While playing against Norwich City on 27 August 2011, Drogba suffered a concussion in a collision with Norwich goalkeeper John Ruddy. After missing two games, Drogba made his return to the Chelsea squad on 24 September against Swansea City. Drogba went on scoring his first goal of the season in a 4–1 win. On 29 November, Drogba rejected a new deal with Chelsea and was set to sign for the highest bidder. On 31 December 2011, Drogba scored his 150th goal for Chelsea against Aston Villa, putting him level with Peter Osgood and Roy Bentley in terms of the club's top scorers of all time. Even though, Chelsea was leading with the penalty scored by Drobga, the game ended in a 3–1 loss for Chelsea. Drogba scored his 99th Premier League goal for Chelsea on 25 February 2012, in a 3–0 win over Bolton Wanderers. Drogba scored his 100th Premier League goal for Chelsea on 10 March 2012, in a 1–0 win over Stoke City. He is the first African player to reach that landmark.
"In the dressing room before a big game, it was a different Didier, he was like an animal. His preparation, the intensity in his eyes, and then he always produced."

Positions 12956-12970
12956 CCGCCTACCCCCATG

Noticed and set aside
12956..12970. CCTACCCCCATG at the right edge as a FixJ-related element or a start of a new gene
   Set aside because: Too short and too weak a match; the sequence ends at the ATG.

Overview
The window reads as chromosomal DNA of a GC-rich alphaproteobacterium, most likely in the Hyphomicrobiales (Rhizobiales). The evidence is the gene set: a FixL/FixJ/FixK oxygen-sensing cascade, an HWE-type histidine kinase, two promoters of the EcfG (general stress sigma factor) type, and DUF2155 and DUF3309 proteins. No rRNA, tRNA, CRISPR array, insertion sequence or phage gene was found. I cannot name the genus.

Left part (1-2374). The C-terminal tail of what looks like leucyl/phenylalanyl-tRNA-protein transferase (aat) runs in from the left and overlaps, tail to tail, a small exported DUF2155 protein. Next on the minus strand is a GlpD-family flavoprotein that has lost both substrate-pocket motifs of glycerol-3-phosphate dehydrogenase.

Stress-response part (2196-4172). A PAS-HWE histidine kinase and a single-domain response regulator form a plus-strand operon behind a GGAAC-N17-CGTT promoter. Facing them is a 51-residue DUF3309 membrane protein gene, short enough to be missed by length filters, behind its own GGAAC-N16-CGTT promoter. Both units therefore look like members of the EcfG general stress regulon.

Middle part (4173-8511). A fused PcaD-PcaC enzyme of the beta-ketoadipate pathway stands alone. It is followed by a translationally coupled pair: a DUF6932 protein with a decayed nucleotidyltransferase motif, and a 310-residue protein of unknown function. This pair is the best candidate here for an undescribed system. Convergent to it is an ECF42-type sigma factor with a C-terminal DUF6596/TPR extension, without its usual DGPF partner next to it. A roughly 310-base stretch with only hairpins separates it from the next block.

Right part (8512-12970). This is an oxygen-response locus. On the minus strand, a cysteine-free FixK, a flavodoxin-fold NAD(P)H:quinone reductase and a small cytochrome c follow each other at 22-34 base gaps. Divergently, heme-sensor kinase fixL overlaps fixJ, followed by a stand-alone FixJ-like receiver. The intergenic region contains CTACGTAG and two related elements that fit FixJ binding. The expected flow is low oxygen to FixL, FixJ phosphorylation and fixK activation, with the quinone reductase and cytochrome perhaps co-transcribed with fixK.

—Teammate Frank Lampard on Drogba (who scored nine goals in nine finals for Chelsea) delivering in big games.
Drogba scored his seventh goal at Wembley Stadium against London rivals Tottenham Hotspur on 15 April, blasting the ball past former teammate Carlo Cudicini as Chelsea became 5–1 winners and secured a place in the FA Cup Final against Liverpool. Three days later, he scored a vital goal as Chelsea beat Barcelona 1–0 at Stamford Bridge in the first leg of their UEFA Champions League Semi-final clash. Drogba became the first player to score in four different FA Cup Finals, as he netted the winner in Chelsea's 2–1 triumph over Liverpool on 5 May. Drogba also holds the record for most goals scored at the new Wembley Stadium with eight.